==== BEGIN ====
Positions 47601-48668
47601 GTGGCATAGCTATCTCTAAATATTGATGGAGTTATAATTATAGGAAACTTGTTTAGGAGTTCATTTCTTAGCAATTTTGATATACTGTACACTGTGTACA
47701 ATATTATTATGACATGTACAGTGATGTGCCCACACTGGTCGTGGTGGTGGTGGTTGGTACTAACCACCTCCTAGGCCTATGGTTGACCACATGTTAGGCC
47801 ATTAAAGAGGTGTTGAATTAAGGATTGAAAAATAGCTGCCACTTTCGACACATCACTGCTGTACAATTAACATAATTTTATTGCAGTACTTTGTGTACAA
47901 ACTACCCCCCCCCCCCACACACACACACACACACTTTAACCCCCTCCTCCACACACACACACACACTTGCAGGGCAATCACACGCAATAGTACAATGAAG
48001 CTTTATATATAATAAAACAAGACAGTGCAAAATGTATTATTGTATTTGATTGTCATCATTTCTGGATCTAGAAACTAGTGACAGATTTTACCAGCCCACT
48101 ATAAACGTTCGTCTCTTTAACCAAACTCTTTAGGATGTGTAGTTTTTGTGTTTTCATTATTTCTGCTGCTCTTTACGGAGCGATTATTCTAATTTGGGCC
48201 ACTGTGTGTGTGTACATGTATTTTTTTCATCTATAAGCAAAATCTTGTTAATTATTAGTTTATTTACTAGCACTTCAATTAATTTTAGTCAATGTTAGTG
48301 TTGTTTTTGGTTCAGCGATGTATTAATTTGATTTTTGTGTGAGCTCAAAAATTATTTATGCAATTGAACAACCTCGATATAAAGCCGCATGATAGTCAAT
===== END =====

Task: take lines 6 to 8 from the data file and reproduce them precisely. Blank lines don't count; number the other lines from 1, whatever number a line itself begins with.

48001 CTTTATATATAATAAAACAAGACAGTGCAAAATGTATTATTGTATTTGATTGTCATCATTTCTGGATCTAGAAACTAGTGACAGATTTTACCAGCCCACT
48101 ATAAACGTTCGTCTCTTTAACCAAACTCTTTAGGATGTGTAGTTTTTGTGTTTTCATTATTTCTGCTGCTCTTTACGGAGCGATTATTCTAATTTGGGCC
48201 ACTGTGTGTGTGTACATGTATTTTTTTCATCTATAAGCAAAATCTTGTTAATTATTAGTTTATTTACTAGCACTTCAATTAATTTTAGTCAATGTTAGTG